Now more than ever, home is where many of us are seeking refuge and solace in light of the novel coronavirus. This is a tough time, but we’re here for you—whether it’s a new pantry recipe or a useful tip for your kitchen, here are some ideas to make things run a little more smoothly for you and your loved ones.
I recently came across a study that showed that shopping online—even the act of filling your cart online, across websites—can be constructive and therapeutic. It’s a way we make sense and push the boundaries of our own selves—how we see ourselves, and how we’d like ourselves to be.
Which, if thinking about my persisting itch to shop of late, makes sense. Looking at clothing online, and virtually adopting the lightheartedness it promised into my “cart” gives me a sense of control. The weird thing is, I don’t even go through with purchasing most of these impulsive cart additions. Sometimes, the exhaustive searching and researching for the best thing is enough to soothe the late-night blues.
Another thing that makes me blue? Owning things. Or, well, realizing that I’ve forgotten that I own certain things. In my past three years of living here in N.Y.C., I’ve moved seven times. And each time, I’m sent into an existential spiral, courtesy of all the crap I’ve accumulated (an extra set of shower curtain S-rings, two beanies, a lone glove, so many books off the street). After move three, I knew something had to change. Returning the books to the street was easy; tackling the closet, less so.
I began by taking a good, long, hard look at my closet: Which clothing items would I take with me, on an extended trip, armed with just a duffel? (This was less hypothetical than it sounds—I was literally packing two suitcases to load onto an Uber pool that would move me across Brooklyn.) What made the cut: a moth-bitten mock-neck cashmere sweater, two plain tees, a silk camisole, wide-leg trousers, a pair of jeans, thermal leggings, and a coat.
I now own around 15 items of clothing, including winter wear, and before I buy a new piece of clothing, I will first turn my gaze to my closet and apply that same exercise. Will this new piece be heavily rotated in? Will its arrival rotate another out? If the answer is no to both, I don’t get it. This is not to say I’m completely immune to the charms of new, shiny things. I have a (secret) Pinterest board where all these dream purchases live—and either go to die (I’ll revisit after a few days or weeks, and realize no, I really don’t need white sneakers), or continue to exist (there’s an earring on there that caught my eye a couple years ago, and still makes me feel things).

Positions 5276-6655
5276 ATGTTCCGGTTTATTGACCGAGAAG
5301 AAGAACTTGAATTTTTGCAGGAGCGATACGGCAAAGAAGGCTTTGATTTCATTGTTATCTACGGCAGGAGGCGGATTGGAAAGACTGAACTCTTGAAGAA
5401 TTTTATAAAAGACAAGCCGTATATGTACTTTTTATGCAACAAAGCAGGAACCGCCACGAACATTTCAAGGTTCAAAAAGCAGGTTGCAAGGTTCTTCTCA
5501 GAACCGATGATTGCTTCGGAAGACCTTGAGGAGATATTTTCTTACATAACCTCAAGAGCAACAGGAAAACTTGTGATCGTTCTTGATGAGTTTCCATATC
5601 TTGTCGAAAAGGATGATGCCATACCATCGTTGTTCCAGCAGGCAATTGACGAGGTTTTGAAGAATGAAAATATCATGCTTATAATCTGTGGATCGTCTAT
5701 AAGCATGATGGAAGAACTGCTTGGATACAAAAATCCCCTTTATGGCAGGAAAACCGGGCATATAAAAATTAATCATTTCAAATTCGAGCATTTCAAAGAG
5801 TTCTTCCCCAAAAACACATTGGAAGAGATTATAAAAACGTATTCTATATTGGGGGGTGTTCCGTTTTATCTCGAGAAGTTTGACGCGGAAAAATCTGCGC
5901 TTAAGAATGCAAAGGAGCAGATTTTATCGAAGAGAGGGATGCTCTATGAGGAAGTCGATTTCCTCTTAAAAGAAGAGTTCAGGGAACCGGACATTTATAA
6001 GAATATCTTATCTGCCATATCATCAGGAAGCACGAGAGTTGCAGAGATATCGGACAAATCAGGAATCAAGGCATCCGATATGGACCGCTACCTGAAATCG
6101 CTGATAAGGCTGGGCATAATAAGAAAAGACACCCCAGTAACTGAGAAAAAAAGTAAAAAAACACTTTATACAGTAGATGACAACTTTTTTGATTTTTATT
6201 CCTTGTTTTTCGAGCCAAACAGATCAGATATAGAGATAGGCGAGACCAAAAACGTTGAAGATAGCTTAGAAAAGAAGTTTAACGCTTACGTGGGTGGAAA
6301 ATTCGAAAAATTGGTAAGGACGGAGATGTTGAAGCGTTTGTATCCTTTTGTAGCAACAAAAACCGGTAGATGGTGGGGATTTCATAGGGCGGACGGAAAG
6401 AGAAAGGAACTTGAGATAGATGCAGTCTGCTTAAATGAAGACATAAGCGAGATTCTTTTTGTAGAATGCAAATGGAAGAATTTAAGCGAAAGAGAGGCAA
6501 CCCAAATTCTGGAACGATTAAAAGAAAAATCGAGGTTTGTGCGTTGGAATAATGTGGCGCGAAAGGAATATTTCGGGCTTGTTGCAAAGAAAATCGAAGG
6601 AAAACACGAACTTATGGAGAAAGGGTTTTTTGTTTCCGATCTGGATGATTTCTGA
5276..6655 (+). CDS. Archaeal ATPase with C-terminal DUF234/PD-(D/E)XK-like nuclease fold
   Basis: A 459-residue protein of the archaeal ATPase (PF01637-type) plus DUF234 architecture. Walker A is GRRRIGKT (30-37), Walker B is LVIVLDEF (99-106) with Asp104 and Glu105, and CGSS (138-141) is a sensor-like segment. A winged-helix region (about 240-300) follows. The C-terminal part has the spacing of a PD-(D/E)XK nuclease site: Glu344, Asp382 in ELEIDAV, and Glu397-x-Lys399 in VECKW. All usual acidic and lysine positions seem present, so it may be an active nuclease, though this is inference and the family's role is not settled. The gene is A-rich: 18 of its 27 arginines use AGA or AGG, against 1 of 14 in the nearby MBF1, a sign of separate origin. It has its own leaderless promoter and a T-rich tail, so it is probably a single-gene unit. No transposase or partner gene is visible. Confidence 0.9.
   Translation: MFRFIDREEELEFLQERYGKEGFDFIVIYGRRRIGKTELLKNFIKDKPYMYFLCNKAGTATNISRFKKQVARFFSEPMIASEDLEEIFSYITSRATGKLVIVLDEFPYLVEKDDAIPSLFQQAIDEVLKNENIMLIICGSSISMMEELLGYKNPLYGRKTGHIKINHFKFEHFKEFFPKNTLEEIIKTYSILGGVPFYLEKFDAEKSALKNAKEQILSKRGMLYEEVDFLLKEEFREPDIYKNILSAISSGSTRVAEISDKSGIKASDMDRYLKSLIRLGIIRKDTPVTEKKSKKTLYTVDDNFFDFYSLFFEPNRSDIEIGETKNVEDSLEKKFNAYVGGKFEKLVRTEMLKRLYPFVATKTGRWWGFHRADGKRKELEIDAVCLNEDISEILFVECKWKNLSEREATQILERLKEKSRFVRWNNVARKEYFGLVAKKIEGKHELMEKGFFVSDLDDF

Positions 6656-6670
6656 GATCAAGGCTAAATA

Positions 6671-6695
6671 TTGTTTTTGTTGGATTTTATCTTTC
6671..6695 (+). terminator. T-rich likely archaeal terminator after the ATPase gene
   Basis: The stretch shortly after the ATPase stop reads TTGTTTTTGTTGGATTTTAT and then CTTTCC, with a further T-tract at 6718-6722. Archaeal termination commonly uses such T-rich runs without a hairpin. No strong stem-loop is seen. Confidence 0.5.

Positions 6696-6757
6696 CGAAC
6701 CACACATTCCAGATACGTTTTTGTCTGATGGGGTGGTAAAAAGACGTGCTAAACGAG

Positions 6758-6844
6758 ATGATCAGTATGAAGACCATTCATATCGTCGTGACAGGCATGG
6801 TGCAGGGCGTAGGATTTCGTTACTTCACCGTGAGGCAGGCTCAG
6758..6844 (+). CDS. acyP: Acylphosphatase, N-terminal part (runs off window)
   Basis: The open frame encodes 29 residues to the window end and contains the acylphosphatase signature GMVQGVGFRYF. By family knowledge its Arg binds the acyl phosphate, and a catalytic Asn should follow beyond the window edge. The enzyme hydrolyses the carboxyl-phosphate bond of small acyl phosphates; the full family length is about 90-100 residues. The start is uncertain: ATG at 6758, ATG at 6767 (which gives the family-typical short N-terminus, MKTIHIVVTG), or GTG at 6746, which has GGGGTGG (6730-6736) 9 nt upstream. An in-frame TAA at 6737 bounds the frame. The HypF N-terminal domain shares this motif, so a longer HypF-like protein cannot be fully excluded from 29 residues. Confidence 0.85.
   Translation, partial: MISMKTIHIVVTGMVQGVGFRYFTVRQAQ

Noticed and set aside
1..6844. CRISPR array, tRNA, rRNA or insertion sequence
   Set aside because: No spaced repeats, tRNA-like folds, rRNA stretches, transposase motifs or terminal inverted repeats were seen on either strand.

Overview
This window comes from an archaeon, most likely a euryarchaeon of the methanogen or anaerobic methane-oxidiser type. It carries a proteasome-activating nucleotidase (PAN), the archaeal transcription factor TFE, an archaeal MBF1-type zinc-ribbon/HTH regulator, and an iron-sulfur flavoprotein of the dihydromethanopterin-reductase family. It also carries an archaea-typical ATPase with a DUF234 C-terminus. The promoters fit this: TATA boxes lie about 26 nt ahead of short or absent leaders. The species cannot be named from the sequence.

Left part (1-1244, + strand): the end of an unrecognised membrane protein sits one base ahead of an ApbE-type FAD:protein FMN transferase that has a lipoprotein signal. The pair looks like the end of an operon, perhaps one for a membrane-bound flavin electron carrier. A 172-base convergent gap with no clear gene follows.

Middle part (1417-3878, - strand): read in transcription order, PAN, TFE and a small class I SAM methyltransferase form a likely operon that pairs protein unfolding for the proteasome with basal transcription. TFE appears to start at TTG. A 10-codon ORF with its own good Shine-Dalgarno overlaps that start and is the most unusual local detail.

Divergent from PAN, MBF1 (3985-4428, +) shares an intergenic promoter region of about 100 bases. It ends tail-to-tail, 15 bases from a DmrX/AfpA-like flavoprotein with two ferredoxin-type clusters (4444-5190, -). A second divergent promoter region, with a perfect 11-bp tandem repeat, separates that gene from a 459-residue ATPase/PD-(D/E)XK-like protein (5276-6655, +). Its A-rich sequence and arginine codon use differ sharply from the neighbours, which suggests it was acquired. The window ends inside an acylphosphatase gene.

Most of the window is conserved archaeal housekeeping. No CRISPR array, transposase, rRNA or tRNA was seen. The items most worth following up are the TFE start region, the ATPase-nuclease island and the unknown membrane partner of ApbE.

It’s heartbreaking to part with things, yes, but that heartbreak can be avoided with a little more pause before clicking (or, just clicking it over to a Pinterest board). In addition to my desert island duffel question, here are the four other guiding principles I keep in mind when periodically consolidating my closet.
Have I worn this in the past month or week?
The first pass, to me, is always the easiest. I take down the pieces I’ve worn in the past week and give them a bit of love—whether that’s mending a popped button, giving it a fresh steam, or just refolding or rehanging.
No, because the time isn’t quite right
The next pass is also simple: which clothing items didn’t make it into the first round—and why?
Some are just not appropriate for right now: a fancy dress for events, snow coat for blizzards, bathing suit for sunnier days. These items still get a tiny hit of care—again, refolding, rehanging, or unhanging to finally address that stain—then get stored to the side or on a higher shelf, not the back, of the closet. I used to store these seasonal items in boxes in a secondary closet or under the bed, but then, one day, I unearthed a box full of things I forgot I owned (my worst nightmare). Ever since, I keep these things in decently plain sight—which keeps me using them (not shopping for them!) when needed, and kept accountable when not.
No, because, well, I don’t know why
This is the hardest (well, relatively), most heartbreaking part of the process. Reconciling—or not—your aesthetic vision of yourself with your reality.
I go through stages of buying fancy pieces, but have only recently come to terms with the fact that I’m really not a dressy person. This is not to say I dress like a potato sack; my most treasured item is that holey mock-neck cashmere sweater that I used to wear, daily, while breaking down ice-cold fish at my last restaurant stint; have worn climbing outdoors, to a wedding, to sleep sometimes—and am wearing now. I don’t believe in saving things for special events, because I can’t afford to shop like that.
While heartbreaking (and expensive) to part with the trendy trousers or really, very soft scarf, it’s also been a great opportunity to check in with myself. What problem was I hoping these pants would solve? Why weren’t they that for me? Why was this scarf so hard for me to wear out? What of my staple inventory, instead, was able to keep me warm?
In the hopes of getting at least some cash back for my lesson learned, I list these items, still in great condition, on apps like Poshmark or DePop, where I can chat with interested buyers, and be confident that they are going to someone that will definitely use them (and not let them collect dust like I did!).
Downsizing is an ongoing process
In the journey of writing this article, I found three pairs of pants I had listed online, but forgotten about. Oops. I know, when getting into a purging mood, it can be tempting to wipe the slate clean, quickly and mercilessly. But leaving some items in a sort of (organized) limbo can save you money and regret in the long run (someone recently purchased a blouse I had listed months ago, and had given up on selling). Downsizing is a process that takes time; but with this approach, each time the mound I start with is a bit smaller.